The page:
Traditional German doctrine, heavily influenced by the writings of Carl von Clausewitz, recognized implicitly that battle is a fluid situation and that uncertainty (the fog of war) inhibits complete fact-based, rational decision making by individual commanders (friction). A leader then, whether a corps commander or a squad leader, had to be capable of exercising ‘auftragstaktik.’ The term does not translate easily, but it essentially means to make decisions based on your higher commander’s overall basic intent, with flexibility to account for a fluid situation.
von Seeckt and the Versailles Treaty
The idea that the Versailles Treaty’s limitations on the size of the Reichsheer forced the Germans to adopt a completely new warfighting doctrine in order to compensate for the lack of mass assumes that the Germans planned on abiding by the terms of the treaty from the date of its implementation. It is evident however, with von Seeckt’s illegal re-establishment of the General Staff, for example, that the Germans never planned on oever complying with a treaty they found unfair. It is painfully clear that the Germans began a campaign to covertly rearm the Reichswehr and develop new weapons systems, including the all-important tank and aircraft, even in the face of severe financial and economic limitations. The evidence suggests that in fact the Germans never even had the number of soldiers specified for in the terms of the Treaty: 96,000 enlisted men and 4,000 officers. Instead, the vast manpower surpluses were hidden inside such organizations as the police, paramilitary organizations and even local shooting clubs. It is closer to the truth to recognize that the Reichsheer was a cadre force, designed to expand as required and whenever it became politically or militarily expedient to do so. This is alos obvious form the ratio of Non-Commissioned Officers to enlisted men.
Historically, the Germans must have realized that, faced with their traditional two front dilemma, that a 100,000 man army would be no match for invaders from both the east and west. That the German Army would have willingly submitted to such a manpower restriction, without attempting a secret effort to ensure its capability for mass mobilization stretches the limits of credulity.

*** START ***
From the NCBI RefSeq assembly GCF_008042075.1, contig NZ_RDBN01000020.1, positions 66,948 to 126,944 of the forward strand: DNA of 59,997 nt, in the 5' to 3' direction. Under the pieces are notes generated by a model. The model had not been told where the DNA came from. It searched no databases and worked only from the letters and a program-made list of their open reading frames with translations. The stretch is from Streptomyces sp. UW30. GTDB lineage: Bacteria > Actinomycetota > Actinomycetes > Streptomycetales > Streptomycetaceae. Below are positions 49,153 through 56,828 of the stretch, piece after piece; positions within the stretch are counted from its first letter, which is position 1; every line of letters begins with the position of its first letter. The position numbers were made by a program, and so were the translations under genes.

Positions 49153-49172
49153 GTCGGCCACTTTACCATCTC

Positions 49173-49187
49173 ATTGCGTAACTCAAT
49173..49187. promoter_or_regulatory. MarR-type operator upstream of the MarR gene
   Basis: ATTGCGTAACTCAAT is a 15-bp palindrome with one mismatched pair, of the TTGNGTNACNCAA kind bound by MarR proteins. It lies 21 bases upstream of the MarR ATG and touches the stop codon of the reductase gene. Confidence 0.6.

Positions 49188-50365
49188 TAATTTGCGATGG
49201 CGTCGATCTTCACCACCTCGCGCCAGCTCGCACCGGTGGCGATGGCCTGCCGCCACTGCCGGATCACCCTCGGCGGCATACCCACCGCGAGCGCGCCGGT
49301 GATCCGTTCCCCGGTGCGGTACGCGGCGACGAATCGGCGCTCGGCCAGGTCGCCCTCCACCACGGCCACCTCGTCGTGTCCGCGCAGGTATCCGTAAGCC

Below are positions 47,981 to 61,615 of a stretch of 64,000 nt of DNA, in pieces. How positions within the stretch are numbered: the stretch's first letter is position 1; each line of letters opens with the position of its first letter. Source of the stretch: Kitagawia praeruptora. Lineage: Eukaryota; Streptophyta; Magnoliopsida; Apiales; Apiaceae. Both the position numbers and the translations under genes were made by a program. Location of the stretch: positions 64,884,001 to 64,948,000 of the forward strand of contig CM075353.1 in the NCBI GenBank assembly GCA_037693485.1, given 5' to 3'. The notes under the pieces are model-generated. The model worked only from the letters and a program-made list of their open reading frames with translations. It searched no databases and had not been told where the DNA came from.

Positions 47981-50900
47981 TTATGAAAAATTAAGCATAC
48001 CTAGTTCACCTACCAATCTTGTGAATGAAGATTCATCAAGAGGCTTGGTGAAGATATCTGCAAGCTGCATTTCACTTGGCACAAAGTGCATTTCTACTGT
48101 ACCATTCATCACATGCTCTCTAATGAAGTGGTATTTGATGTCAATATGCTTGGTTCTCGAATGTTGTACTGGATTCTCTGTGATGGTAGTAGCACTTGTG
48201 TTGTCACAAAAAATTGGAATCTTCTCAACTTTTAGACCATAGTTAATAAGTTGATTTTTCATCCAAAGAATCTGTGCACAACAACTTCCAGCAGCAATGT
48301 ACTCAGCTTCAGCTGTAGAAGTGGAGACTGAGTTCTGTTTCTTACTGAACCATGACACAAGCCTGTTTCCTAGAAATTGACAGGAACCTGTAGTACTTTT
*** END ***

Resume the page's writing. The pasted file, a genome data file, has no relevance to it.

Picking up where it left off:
For von Seeckt, the terms of the Treaty may have been a blessing in disguise. Although he plainly created a Fuhrerheer (Leader’s Army), that is, a cadre army which was capable of expanding rapidly, the provisions of the Treaty guaranteed that he could be more selective in determining the selection and training process of the officer and NCO corps. Of the 4,000 officers, 35-50% were from military families, while another 35-40% wee sons of clergy, senior civil servants, academics, doctors and lawyers. From 1922 to 1932, the percentage of aristocratic German officers increased from 21% to 31%. The effect was the re-creation of a politically conservative and reactionary officer corps with monarchical sentiments. While some have said that he disdained mass armies on aristocratic grounds, von Seeckt may have realized that a small, well trained elite force of professional soldiers with a high degree of initiative, quality leadership, combined with firepower and mobility could easily accomplish more against mass conscript armies populated by foot slogging infantrymen. Certainly the lessons of Tannenburg exemplified what a smaller, well led force could accomplish against a larger one. Efficiency rather than notions of aristocracy would seem to have been at the heart of von Seeckt’s innovations. His emphasis on quality rather than quantity extended beyond the recruitment and training of soldiers, NCOs and officers. “The smaller the army, the easier it will be to equip with modern weapons...”